14. The apparatus of claim 13, including means for enshrouding said second air nozzle.
15. Apparatus for singulating seeds or the like comprising a hollow drum having side flanges and a peripheral flange, a row of seed pick up devices on said peripheral flange and having air passages leading to the drum interior, drum mounting means comprising a stationary hub sleeve, said drum side flanges making rotary sealing engagement with the hub sleeve, drive shaft means extending through said hub sleeve and having means on its outer end for connection to the outer drum side flange, and air and vacuum ports formed in said hub sleeve and connecting to the drum interior.
16. The apparatus of claim 15, comprising a radial cylinder extending from said hub sleeve and open to said air port, a spring advanced plunger slidable in said cylinder, means for sealing said plunger to the cylinder, an anti-friction shoe on the outer end of said plunger and slidably engaging the inner surface of said peripheral drum flange, and an air passage through said plunger and shoe for connection to said pick up devices.
UNITED STATES PATENT OFFICE? 1 i f CERTIFICA'EE 0F CGRRECTIQN PATENT NO. 1 3,770,164
DATED November 6 INVENTOR(5) I RALO L. HEMBREE hereby corrected as shown below:
it is certifiedt'nat error appears in the above-identified patent and that said Letters Patent Col. "T, line 14, after "25" insert inches line 29, change "disloding" to dislodging Attest:
RUTH, C. MASON Arresting Officer gned and sealed this 24th day 0f June 1975.
c Z-'IARSHALL DANr-z I Commissioner of Patents and Trademarks
|Cited Patent||Filing date||Publication date||Applicant||Title|
|US1331235 *||Jan 12, 1916||Feb 17, 1920||Bristow Charles||Implement for sowing grain, seed, manure, and the like|
|US2152758 *||Apr 5, 1937||Apr 4, 1939||Electric Sorting Machine Compa||Sorting machine|
|US2702064 *||Aug 23, 1950||Feb 15, 1955||Slidelock International Ltd||Separator box attaching apparatus for separable slide fasteners|
|US3637108 *||Jun 25, 1969||Jan 25, 1972||Loesch Claude E||Seed planter|
|Citing Patent||Filing date||Publication date||Applicant||Title|
|US4037755 *||Jan 29, 1976||Jul 26, 1977||Massey-Ferguson Inc.||Pneumatic seed dispensing apparatus|
|US4119242 *||Mar 14, 1977||Oct 10, 1978||John Bedford Jesty||Apparatus for dispensing discrete objects from a liquid|
|US4145980 *||Dec 6, 1976||Mar 27, 1979||A. Duda And Sons Inc.||Seeder for planting seeds at precise intervals|
|US4181241 *||Apr 21, 1978||Jan 1, 1980||National Research Development Corporation||Apparatus for dispensing seeds from liquid suspension|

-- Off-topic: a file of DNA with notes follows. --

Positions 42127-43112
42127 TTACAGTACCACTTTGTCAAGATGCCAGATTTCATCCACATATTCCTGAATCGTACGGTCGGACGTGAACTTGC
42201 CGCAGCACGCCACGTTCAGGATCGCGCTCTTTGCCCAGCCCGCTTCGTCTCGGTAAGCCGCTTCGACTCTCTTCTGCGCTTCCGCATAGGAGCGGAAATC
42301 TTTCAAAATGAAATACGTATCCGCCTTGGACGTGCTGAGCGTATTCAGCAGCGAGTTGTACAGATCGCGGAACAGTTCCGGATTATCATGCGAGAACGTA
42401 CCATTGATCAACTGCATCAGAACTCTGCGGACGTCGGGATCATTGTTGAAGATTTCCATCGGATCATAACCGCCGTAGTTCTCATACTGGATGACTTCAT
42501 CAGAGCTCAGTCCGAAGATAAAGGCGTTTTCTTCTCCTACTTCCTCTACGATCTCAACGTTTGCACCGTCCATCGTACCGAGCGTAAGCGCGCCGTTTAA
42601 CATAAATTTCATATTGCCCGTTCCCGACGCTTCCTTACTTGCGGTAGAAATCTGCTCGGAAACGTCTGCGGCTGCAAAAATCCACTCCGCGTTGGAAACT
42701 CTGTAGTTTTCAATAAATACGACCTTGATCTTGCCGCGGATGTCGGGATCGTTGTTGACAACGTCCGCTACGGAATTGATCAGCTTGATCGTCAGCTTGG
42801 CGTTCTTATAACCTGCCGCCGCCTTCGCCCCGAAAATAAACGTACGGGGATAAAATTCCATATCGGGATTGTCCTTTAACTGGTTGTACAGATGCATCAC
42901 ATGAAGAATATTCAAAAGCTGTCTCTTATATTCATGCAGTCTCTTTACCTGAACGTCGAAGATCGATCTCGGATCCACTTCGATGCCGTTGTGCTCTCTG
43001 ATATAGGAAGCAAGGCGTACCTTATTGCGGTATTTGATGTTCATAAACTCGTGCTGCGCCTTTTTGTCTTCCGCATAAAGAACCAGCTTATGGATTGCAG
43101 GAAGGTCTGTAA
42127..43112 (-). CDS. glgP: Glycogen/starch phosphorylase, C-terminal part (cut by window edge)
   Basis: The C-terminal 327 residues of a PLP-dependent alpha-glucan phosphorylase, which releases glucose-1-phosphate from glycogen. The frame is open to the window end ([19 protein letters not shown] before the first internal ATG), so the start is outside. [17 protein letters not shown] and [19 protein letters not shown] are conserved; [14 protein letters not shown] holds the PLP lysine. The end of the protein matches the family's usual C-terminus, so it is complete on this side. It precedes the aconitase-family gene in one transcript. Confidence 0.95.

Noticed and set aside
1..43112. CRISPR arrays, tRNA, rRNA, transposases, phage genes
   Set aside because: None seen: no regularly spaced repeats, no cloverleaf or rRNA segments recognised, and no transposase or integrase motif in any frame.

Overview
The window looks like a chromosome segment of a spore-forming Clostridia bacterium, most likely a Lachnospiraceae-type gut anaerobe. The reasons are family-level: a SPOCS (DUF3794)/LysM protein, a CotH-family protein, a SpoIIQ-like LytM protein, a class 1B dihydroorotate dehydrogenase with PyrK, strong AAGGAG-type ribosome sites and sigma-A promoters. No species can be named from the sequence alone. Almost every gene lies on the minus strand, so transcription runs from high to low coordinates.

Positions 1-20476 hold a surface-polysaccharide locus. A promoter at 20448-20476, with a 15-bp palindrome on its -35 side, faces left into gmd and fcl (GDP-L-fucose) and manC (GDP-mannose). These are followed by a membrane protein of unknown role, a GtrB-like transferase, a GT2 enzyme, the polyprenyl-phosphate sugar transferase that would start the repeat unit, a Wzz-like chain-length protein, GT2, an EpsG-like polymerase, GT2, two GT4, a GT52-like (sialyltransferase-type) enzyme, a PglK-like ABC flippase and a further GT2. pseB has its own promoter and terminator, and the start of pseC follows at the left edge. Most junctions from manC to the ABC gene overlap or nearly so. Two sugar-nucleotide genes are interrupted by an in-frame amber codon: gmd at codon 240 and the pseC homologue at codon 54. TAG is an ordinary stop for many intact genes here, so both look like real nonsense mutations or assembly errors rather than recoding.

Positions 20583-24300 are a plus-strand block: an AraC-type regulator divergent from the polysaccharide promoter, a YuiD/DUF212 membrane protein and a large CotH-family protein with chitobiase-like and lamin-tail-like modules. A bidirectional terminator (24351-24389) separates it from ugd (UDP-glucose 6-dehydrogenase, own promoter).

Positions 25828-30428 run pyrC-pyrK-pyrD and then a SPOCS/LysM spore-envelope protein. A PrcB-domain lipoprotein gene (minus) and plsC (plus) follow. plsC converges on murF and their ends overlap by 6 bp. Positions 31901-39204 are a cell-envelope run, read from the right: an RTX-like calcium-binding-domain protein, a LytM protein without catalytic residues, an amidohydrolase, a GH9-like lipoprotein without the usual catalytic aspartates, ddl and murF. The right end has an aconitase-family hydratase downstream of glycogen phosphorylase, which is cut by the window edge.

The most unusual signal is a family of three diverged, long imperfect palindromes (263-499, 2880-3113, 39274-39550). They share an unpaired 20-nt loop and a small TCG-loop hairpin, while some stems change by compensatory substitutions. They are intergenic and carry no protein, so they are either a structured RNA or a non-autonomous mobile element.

|US4251011 *||Oct 17, 1979||Feb 17, 1981||Hamilton Thomas W||Machines for handling seeds|
|US4306509 *||Mar 8, 1979||Dec 22, 1981||North Carolina State University At Raleigh||Vacuum drum planter|
|US4544082 *||Aug 5, 1982||Oct 1, 1985||Karl Becker Gmbh & Co. Kg||Separating and depositing single pieces of grain|
|US4690301 *||Feb 6, 1986||Sep 1, 1987||Jydsk Teknologisk Institut||Apparatus for individually depositing articles|
|US4917029 *||Jun 16, 1988||Apr 17, 1990||The Regents Of The University Of Califorina||Hydro-pneumatic singulation of gel-encapsulated propagules|
|US7014063||Aug 8, 2003||Mar 21, 2006||Mckesson Automation Systems, Inc.||Dispensing device having a storage chamber, dispensing chamber and a feed regulator there between|
|US7303094||Apr 25, 2003||Dec 4, 2007||Kevin Hutchinson||Vacuum pill dispensing cassette and counting machine|
|US7506780||Sep 26, 2007||Mar 24, 2009||Mckesson Automation Systems Inc.||Vacuum pill dispensing cassette and counting machine|
|US7584018||Mar 20, 2006||Sep 1, 2009||Parata Systems, Llc||Dispensing device having a storage chamber, a dispensing chamber and a feed regulator there between|
|US7753229||Sep 26, 2007||Jul 13, 2010||Mckesson Automation Systems Inc.||Vacuum pill dispensing cassette and counting machine|
|US7789267||Sep 26, 2007||Sep 7, 2010||Mckesson Automation Systems, Inc.||Vacuum pill dispensing cassette and counting machine|
|US7831334||Apr 26, 2007||Nov 9, 2010||Mckesson Automation Systems Inc.||Method of transporting vials and cassettes in an automated prescription filling apparatus|
|US8020724||Oct 25, 2004||Sep 20, 2011||Parata Systems, Llc||Vacuum based pill singulator and counter based thereon|
|US8348094||Nov 7, 2007||Jan 8, 2013||Parata Systems, Llc||Vacuum based pill singulator and counter based thereon|
|US8683742||Feb 13, 2004||Apr 1, 2014||Klondike Agricultural Products, LLC||Agricultural system|
|US8925762||Jun 29, 2009||Jan 6, 2015||Monsanto Technology Llc||High speed counter|
|US9037285||Apr 26, 2007||May 19, 2015||Mckesson Automation Systems, Inc.||Automated apparatus and method for filling vials|
|US9598191||Nov 26, 2014||Mar 21, 2017||Monsanto Technology Llc||High speed counter|
|US9714107||Feb 6, 2017||Jul 25, 2017||Monsanto Technology Llc||High speed counter|
|US20040099683 *||Aug 8, 2003||May 27, 2004||Shows Paul Randall||Dispensing device having a storage chamber, dispensing chamber and a feed regulator there between|
|US20050224510 *||Oct 25, 2004||Oct 13, 2005||Remis Steven J||Vacuum based pill singulator and counter based thereon|
|US20060157492 *||Mar 20, 2006||Jul 20, 2006||Mckesson Automation Systems, Inc.||Dispensing device having a storage chamber, dispensing chamber and a feed regulator there between|
|US20080061074 *||Nov 7, 2007||Mar 13, 2008||Parata Systems, L.L.C.||Vacuum Based Pill Singulator and Counter Based Thereon|
|US20110132721 *||Jun 29, 2009||Jun 9, 2011||Monsanto Technology Llc||High speed counter|
|DE2711464A1 *||Mar 16, 1977||Sep 22, 1977||John Bedford Jesty||Geraet zur getrennten abgabe von einzelnen gegenstaenden|
|DE3003919A1 *||Feb 4, 1980||Aug 13, 1981||Becker Karl Masch||Individual seeds positioning on conical radial bores in wheel - using suction below bores, whilst removing excess seeds by suction above bores|
|DE3419951A1 *||May 28, 1984||Nov 28, 1985||Becker Karl Masch||Vorrichtung zum vereinzeln und verteilen von koernigem gut|
|WO2005090167A2 *||Mar 15, 2005||Sep 29, 2005||Mckesson Automation Systems, Inc.||Vacuum pill singulator|
|WO2005090167A3 *||Mar 15, 2005||Dec 15, 2005||Mckesson Automation Sys Inc||Vacuum pill singulator|
|WO2010002754A1 *||Jun 29, 2009||Jan 7, 2010||Monsanto Technology Llc||High speed counter|
|International Classification||A01C1/06, A01C7/04, A01C7/00|
|Cooperative Classification||A01C7/044, A01C1/06|
|European Classification||A01C7/04B1, A01C1/06|